AN Invercargill woman who volunteers her time to help others is frustrated changes to the city’s bus timetable are hampering her work.
Southland Hospital shop volunteer Karen Barnett said she missed one day’s work and was an hour late for her shift another day because of the new timetable.
Ms Barnett, who lives in Waverley, has always had to catch two buses to get to her shift, changing at the town junction before catching the Clifton bus to the hospital.
Since the new bus timetable was introduced by the Invercargill City Council at the end of last month, the buses had been running late, therefore meaning she had missed her connection and having to wait up to an hour to catch the next one, Ms Barnett said.
A bus she caught this week had her arrive at 27 minutes past the hour, 10 minutes later than scheduled.
“They’ve got the wrong timings on the new routes,” she said.
“They’re not allowing enough time between the transfers because they’re only allowing three minutes [to get on the next bus].”
Bus drivers had been encouraging upset passengers to complain directly to the council, she said.
They had also told Ms Barnett to let them know when she was catching a connecting bus.
“This week the driver radioed through to the next bus driver to tell them there was a transfer but there was no reply.”
Ms Barnett had been to the city council twice to complain to transport officer Nathan Gill, and although she came out both times feeling like she had been listened to, nothing had actually changed, she said.
“He told me to give it time, that it was all new and that it would get better,” she said. Also of concern to her was that some bus drivers were going faster than normal to try to make the changeovers in time.
Blind resident Victor West (82) said changes to bus routes meant where previously people could catch one bus to get to their destination, they were now having to catch two.
Mr West had been able to get a direct bus to Windsor, where he could go to the doctor, pharmacist and supermarket. Now he had to get two buses there and two buses back on a journey which would be no more than 2km.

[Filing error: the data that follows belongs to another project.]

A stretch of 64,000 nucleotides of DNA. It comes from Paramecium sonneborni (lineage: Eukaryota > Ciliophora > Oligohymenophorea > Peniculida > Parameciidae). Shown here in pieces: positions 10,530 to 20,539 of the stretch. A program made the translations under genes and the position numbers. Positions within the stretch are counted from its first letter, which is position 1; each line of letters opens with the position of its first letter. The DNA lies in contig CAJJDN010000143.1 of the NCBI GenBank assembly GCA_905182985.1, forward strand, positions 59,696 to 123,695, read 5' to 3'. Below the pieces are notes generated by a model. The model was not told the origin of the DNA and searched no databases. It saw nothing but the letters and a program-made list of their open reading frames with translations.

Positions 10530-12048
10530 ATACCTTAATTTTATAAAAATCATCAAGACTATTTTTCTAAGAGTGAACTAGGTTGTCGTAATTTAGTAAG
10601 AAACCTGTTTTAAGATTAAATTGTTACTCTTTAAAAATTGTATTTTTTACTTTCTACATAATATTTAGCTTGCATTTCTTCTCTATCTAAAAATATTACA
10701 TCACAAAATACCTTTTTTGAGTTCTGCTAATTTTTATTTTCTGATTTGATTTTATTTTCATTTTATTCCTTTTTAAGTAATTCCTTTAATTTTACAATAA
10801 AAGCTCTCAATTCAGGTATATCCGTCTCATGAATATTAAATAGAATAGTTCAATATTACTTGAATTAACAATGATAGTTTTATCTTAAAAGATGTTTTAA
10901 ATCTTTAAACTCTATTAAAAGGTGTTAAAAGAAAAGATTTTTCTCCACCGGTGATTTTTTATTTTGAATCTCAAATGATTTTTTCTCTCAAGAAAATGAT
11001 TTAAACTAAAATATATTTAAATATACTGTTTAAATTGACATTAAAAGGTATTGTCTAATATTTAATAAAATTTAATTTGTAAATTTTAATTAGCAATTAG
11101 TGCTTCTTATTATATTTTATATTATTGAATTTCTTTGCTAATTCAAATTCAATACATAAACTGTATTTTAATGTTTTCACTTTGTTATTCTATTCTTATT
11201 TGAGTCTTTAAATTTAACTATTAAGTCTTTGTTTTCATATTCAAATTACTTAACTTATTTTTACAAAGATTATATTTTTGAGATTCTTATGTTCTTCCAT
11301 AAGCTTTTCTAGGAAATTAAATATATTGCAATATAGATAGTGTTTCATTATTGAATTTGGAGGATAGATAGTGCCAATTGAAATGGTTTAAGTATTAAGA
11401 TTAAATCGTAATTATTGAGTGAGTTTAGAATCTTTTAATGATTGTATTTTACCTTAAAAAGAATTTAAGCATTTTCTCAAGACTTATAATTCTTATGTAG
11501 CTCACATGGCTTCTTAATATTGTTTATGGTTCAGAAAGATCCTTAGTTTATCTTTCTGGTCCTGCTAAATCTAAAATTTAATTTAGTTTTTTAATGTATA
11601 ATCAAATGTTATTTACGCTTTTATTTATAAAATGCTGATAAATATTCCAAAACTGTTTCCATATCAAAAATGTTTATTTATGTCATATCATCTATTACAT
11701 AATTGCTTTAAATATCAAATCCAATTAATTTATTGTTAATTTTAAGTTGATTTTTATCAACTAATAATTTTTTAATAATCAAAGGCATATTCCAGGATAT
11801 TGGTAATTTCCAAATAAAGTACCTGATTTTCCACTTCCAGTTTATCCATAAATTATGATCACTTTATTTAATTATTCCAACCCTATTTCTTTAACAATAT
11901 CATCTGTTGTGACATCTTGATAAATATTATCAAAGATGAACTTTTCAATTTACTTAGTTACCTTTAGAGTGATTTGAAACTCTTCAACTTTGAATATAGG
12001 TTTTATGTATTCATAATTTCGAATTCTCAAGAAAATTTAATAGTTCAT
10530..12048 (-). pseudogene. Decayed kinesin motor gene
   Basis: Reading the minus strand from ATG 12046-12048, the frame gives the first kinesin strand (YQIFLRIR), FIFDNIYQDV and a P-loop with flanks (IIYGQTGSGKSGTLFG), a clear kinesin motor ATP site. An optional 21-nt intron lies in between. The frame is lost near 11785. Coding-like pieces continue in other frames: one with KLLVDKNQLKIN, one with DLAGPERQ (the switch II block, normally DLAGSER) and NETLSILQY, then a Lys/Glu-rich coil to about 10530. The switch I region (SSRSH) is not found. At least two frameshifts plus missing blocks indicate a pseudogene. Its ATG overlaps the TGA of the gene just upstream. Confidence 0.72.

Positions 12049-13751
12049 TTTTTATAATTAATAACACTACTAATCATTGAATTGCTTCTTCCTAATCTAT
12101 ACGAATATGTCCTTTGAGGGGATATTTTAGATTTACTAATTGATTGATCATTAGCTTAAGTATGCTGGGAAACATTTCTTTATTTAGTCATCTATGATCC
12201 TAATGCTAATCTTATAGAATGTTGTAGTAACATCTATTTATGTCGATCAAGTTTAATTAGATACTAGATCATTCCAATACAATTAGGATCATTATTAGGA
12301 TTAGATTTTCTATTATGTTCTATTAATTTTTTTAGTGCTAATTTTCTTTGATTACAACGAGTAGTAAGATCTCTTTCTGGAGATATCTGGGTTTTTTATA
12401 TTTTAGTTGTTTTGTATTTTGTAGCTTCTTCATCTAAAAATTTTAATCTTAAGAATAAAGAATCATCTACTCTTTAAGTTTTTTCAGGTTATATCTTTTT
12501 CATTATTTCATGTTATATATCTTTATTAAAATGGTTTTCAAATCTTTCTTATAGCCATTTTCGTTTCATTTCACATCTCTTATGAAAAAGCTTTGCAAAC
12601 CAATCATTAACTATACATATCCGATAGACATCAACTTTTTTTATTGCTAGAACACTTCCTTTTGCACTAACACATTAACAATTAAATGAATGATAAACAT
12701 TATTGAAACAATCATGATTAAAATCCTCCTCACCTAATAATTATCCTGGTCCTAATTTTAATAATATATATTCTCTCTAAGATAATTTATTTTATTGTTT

He said he had read and heard submissions in 2017 when the changes were first mooted by the council.
“The majority of oral submissions while I was there didn’t support it [the changes],” he said.
“The written submissions that I got didn’t support it either.” Previously, off-peak buses ran every 45 minutes, but now they were hourly which meant waiting around in the cold once jobs were completed, he said.
Council roading manager Russell Pearson said the bus routes and timetables were changed in response to customer surveys which requested a more direct and faster service.
“This has required a range of changes to bus stops and shelter locations.”
Council staff had been having conversations with people about where to best catch buses, running times and how some passengers were now required to travel further to get to bus stops, equally and along with users who have appreciated the improved and better solution.
Most were having very little change to their travel time, he said.
“With any change does come the issues of those who are disaffected and while this is of concern, we have tried to develop a solution which is overall better for the community.”
Council would continue to receive the feedback and investigate how options could be improved.
“Where change is appropriate and meets the funding available these will be considered and delivered,” Mr Pearson said.